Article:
In our recent blog post on medical negligence claims, we discussed the most common types of claims and the process of making a medical or dental negligence claim. In this post, you might have come across the terms ‘delayed diagnosis’ and ‘misdiagnosis’ which are two unique situations that we will explore in further detail below.
Medical negligence can be defined as any action by medical staff or members of hospital / clinical staff which fall below an acceptable standard of care and which directly causes injury or disease or allows the health of a person to deteriorate as a result. (Source) Providing a correct, and timely diagnosis is fundamental in ensuring the best possible outcome for a patient.
What is a misdiagnosis?
A misdiagnosis is considered a form of medical negligence, as it is a dereliction of a practitioner’s duty of care to their patients. This happens when a patient’s condition or symptoms are wrongly identified as another issue. This may lead to the patient receiving incorrect treatment which does nothing to alleviate their actual condition, possibly causing further medical complications and even more harm.
Some instances of a misdiagnosis include the misinterpretation of test results, miscommunication with a patient, the failure to identify a root cause, or a related (or unrelated) issue, and false positives or false negatives. Misdiagnosis can also occur during routine screening – some recent examples of misdiagnosis and medical negligence in these cases arise from the scandals associated with national screening programmes such as Cervical Check.
A misdiagnosis should not be confused with a missed diagnosis, which is where a patient’s condition is not diagnosed – i.e. the failure to identify elements of an illness or disease based on your presenting symptoms, and associated test results.
What is a delayed diagnosis?
A delayed diagnosis is different from a misdiagnosis: in this instance a patient’s condition is correctly diagnosed, however the timeframe in which this is completed is not as prompt as it should have been, had the medical professional in charge of the case acted efficiently.
This circumstance may be where a patient seeks medical help or advice for symptoms that they are experiencing, but the condition that is causing these symptoms is not diagnosed within a reasonable amount of time. It is the medical professionals’ responsibility to complete the necessary medical tasks (differential diagnosis) to determine whether the patient is in need of further medical attention. A delayed diagnosis might happen when symptoms are dismissed or overlooked, where lab work may be lost or the correct testing or consultation is not sought, or the failure by a medical professional to properly evaluate a patient that has presented to them. This could be a patient presenting to their GP with symptoms that are not fully investigated if at all, or a patient referring to an accident and emergency or primary care centre with specific symptoms, and the patient is not admitted or discharged early without the proper diagnostics.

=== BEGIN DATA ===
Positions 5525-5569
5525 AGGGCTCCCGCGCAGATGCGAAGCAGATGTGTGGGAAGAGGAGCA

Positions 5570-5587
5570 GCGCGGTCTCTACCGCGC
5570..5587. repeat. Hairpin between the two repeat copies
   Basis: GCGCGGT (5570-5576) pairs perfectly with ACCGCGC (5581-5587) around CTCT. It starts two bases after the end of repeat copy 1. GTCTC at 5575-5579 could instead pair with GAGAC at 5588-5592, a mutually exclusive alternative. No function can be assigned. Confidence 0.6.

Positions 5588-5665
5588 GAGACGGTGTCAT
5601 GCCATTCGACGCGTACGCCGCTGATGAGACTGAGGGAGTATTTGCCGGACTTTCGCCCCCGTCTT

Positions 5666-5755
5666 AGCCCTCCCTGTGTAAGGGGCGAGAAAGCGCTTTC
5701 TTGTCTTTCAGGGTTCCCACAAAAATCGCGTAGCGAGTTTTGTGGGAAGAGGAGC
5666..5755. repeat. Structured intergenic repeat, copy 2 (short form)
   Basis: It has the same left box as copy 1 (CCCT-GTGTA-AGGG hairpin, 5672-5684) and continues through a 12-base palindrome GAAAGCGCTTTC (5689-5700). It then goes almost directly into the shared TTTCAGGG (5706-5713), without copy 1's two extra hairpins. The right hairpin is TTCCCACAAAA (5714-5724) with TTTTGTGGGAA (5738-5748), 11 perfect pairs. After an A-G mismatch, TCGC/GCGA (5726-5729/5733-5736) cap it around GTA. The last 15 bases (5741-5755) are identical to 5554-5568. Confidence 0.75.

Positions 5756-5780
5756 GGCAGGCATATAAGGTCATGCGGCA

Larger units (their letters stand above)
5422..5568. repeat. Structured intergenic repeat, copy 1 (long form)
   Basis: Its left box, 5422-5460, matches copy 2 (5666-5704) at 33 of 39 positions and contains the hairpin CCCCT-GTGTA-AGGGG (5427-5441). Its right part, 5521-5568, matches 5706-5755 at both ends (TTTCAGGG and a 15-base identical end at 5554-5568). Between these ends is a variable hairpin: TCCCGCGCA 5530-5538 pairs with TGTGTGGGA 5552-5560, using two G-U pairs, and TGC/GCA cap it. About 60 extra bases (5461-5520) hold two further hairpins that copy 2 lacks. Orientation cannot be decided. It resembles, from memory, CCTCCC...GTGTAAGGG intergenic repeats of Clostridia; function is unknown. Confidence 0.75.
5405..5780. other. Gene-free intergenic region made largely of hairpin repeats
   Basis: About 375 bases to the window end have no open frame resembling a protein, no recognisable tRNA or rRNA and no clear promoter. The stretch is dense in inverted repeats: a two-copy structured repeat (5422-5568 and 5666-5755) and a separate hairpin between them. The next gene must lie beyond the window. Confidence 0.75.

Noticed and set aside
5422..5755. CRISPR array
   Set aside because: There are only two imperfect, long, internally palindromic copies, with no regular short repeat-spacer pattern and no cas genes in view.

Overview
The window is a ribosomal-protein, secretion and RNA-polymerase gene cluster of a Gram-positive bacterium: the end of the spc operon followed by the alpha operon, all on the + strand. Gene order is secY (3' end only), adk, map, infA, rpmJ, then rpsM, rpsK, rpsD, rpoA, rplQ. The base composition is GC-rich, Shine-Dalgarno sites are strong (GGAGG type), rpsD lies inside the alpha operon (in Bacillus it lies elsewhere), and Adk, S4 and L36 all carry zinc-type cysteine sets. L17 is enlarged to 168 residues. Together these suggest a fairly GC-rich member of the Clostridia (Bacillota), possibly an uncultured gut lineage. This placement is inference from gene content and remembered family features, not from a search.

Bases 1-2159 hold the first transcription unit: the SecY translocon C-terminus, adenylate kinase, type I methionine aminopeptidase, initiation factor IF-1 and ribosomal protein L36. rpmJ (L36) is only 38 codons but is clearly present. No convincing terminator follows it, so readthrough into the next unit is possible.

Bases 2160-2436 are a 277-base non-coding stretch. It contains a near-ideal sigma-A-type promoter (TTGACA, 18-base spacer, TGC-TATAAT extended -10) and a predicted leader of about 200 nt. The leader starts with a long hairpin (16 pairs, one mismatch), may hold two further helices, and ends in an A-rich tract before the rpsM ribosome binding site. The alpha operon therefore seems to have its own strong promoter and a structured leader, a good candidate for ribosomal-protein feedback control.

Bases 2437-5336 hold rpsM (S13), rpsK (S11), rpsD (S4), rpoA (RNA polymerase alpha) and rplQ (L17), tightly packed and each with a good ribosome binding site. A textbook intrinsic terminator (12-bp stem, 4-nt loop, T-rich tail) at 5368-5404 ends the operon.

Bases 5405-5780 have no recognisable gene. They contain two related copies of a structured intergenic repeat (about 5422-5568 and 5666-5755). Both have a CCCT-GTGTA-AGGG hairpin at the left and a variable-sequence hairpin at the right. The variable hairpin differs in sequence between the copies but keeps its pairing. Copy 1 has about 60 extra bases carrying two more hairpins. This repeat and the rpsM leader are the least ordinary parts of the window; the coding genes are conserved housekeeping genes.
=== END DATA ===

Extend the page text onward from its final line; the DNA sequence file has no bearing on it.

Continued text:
Making a medical negligence claim
To bring a claim for medical negligence due to a delayed diagnosis, you will need to provide evidence that the standard of care you received fell below that of a competent medical professional, and the negligence caused damage or injury. It’s important to note that there is a time limit of two years from the date of the negligent event during which you can bring your medical negligence claim.
If you believe that a condition you have been diagnosed with, could have been identified at an earlier stage, thereby resulting in harm to you, you may be eligible to make a claim. Our dedicated team of specialist Medical Negligence Solicitors at Martin A. Harvey & Co. will assist and guide you through your medical negligence* claim. We are experienced in dealing with all types of delayed or misdiagnoses, and medical negligence* cases.
If you would like assistance regarding your medical negligence* claim, please contact our team at Martin A. Harvey & Co. Solicitors, and we would be happy to assist you in any way that we can. Freephone 1800 – 396 396 or fill out our contact form here.
*In contentious business, a solicitor may not calculate fees or other charges as a percentage or proportion of any award or settlement.